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Scarpa NTN Freedom Binding

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3.5519

19 Reviews

Details

Power is liberating.

The lightweight Scarpa NTN Freedom Binding blazes uphill and bombs down. With wide-degree walk mode and two climbing-wire sizes, the Freedom loves to hike; with standard 110mm brake width for fat skis, it rips through untracked terrain. Free your heel and fuel the freshie obsession.

  • Stainless steel and plastic construction delivers lightweight strength
  • More forgiving and forward flex than the Freeride model
  • 60-degree free-pivot opening angle for easy hiking motion
  • Two climbing wire heights, 35mm and 65mm
  • Comes standard with 110mm ski brakes, perfect for your fatties
  • Item #SCR0250

Tech Specs

Material
stainless steel, plastic
Boot Compatibility
NTN
Release
yes
Brake Width
110 mm
Stand Height
25 mm
Climbing Bars Included
yes
Climbing Bar Height
35 mm, 65 mm
Claimed Weight
[pair] 3 lb 4.9 oz
Recommended Use
freeride, telemark touring
Manufacturer Warranty
1 year

Tech Specs

  • Reviews
  • Q & A

What do you think about this product?

Have questions about this product?

CHECK YOUR RELEASE!

    I would urge any owner to put these on a bench vice with your boots on and manually try to rip the boot off, may need to use an iron bar in the boot. You may be amazed at how hard it is to pull off at the weight recommended settings. I was supposed to be at 2 or 3 based on weight, ski shop set them at 4. A gremlin under the snow in a glade trapped my ski and my foot rotated counter-clockwise 90 degrees or so on a fixed leg. Ligaments pulled on the fibula (outside ankle) bone enough to break it. I will err on the side of lower tension/easier release now, don't want to miss half the ski season ever again. I may not be so lucky to avoid surgery next time. The fact that I will still ski NTN, despite this and my huge love for my 75mm memories, proves how amazing the NTN performs for both up and downhill. I just need to make sure they can release on the bench, health has to come first.
    That aside I can't imagine that this binding design could be improved upon dramatically in the next decade as far as downhill performance and touring. Yes, the M binding and the Tele Tech are a tiny bit lighter. But toughen up, a little more weight =s little better workout. Pain is good, not bad. Only the slowest, weakest, least fit, lowest pain tolerance in your group should have, or want the lightest gear. This tours amazing and feels super light, and no one will say that the TT or M binding can power skis down anywhere near as well as these do. So it is the same on the uphill if you have decent fitness and are not in the Olympics counting milliseconds, and skis twice as good downhill vs. those two, in my opinion. When this gets ISO Certified Relase- 5 Stars easy. 4.5 now.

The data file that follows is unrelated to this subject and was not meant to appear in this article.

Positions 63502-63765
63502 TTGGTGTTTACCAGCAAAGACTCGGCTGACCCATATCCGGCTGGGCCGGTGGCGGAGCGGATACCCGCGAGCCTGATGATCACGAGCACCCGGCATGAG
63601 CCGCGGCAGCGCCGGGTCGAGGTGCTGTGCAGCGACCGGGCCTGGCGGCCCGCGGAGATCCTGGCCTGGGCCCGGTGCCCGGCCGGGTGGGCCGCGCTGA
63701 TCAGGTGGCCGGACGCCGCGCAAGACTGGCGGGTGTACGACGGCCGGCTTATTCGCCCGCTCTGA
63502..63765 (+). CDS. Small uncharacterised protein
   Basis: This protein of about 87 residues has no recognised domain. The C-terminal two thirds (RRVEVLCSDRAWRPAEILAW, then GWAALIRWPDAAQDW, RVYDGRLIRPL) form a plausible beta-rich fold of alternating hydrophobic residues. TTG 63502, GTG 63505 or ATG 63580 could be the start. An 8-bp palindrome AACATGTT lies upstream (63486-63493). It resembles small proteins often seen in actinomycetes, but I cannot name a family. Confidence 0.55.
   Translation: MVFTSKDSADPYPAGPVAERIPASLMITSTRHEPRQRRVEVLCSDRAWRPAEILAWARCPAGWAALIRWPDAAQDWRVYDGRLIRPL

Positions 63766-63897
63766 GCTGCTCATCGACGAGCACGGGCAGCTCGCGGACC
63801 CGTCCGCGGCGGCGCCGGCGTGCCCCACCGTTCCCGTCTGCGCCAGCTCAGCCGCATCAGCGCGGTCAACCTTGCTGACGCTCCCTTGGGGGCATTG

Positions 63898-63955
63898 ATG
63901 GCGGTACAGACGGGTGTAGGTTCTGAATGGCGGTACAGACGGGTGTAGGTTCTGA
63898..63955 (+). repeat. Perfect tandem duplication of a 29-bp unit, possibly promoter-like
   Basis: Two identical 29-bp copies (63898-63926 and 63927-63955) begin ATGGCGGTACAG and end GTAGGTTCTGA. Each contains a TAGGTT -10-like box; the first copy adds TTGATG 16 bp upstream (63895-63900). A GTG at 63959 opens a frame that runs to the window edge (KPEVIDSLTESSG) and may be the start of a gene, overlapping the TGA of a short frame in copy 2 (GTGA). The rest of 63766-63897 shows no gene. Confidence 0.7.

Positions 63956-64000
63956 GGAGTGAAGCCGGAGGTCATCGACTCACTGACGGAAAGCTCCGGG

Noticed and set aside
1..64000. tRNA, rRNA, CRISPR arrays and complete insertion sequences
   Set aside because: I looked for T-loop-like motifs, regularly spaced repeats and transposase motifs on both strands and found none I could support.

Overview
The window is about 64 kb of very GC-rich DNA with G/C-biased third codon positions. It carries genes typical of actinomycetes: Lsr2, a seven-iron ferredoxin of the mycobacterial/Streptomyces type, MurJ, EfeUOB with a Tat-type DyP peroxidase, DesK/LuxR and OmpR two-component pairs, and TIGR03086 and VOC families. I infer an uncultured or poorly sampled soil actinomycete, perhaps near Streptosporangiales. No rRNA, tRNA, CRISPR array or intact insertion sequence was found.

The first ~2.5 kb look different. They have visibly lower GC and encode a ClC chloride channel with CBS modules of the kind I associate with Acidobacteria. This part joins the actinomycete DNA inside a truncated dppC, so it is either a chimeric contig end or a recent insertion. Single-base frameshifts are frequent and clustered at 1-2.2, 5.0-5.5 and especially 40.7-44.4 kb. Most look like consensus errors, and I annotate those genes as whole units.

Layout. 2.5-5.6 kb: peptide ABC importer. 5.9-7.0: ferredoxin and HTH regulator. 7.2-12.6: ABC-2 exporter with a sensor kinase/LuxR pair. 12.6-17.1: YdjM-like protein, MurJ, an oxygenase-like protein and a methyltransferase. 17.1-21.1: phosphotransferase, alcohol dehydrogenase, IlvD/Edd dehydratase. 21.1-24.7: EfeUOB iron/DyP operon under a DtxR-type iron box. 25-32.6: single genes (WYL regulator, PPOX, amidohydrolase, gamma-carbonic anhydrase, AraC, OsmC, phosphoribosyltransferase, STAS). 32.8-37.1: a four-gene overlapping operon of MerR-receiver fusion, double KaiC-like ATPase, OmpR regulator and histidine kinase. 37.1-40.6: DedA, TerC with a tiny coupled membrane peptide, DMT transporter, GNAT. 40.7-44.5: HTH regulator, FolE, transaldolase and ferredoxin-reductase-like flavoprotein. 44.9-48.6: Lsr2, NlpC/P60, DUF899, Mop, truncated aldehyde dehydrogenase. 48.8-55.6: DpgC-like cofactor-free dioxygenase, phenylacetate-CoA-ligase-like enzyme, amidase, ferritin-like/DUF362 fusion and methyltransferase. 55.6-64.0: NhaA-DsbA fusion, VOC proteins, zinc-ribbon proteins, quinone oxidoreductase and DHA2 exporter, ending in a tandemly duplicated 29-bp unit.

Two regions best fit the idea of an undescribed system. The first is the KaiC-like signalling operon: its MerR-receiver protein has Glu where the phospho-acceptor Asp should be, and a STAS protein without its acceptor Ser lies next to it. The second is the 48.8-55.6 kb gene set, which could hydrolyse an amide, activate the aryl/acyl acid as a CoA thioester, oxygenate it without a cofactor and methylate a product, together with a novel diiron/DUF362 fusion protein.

BINDING LIMITATIONS

      Performance of the Freedom NTN is convincing when in cold weather. In the Pacific Northwest heavy wet snows get compressed underfoot in the Freedom NTN binding. This cumulate of snow acts as progressive high heels. It does require stopping and cleaning out. On cold days (cold snow) the snowball packing does not occur. Snow accumulation has problems elsewhere in the binding ... such as under the tab that activates tour mode. When snow builds up there the ability to lock in tele -mode is not solid. The result --> at the peak of pressure on a turn the binding pops into tour mode. The location in front of the binding is difficult to access so cleaning that obstructive snow is almost impossible, at least in the field. Snow compression underfoot is so thorough that the proprietary ski brakes get locked (iced) in the up position, very bad news if there is a binding release and the brakes do not deploy. Lastly, today the stainless steel spring-clip which is responsible for tensioning the cable to actuate the underfoot NTN clamp, that spring-loaded clip popped out of the holes in the black tensioning lever. This rendered the binding completely useless until reset. With gloves off I could get one side of the clip into the lever, the other side required one hand to locate, a ski pole tip was the fulcrum to get the un-mated end into the opposite hole. I really needed that fulcrum. 5 minutes, no prayers, but Lucky. I have considered threading the spring loaded clip so that a collar can screw onto it and never allow the clip to pop out. If you can't get it back in in the field the walk is long, and like Frost's STOPPING BY A TREE ON A SNOWY NIGHT, "miles to go before I sleep".

      Not the New Telemark Norm

      • Familiarity: I've put it through the wringer

      In my opinion, the flex and flex point of ntn bindings and boots are giving the telemark turn a new but a bad name. Is it more powerful? Maybe. Ease and releasability? Definitely. But what you might gain power and ease of use you lose in turn flexibility and feel. There is fine line between power, turn feel and flexibility. Make sure you demo both traditional set ups and ntn. My hope is that this movement can gain greater power with increased feel and turn flexibility. Sorry but in my opinion we have lost something essential to the telemark turn while trying to move forward with research & design.

      99%

      • Familiarity: I've used it several times

      71 in, 211 lbs, tele for 3 years. Mounted on 193 Nordica Patrons and 180 Moment Tahoes. CRISPI EVO NTN boots.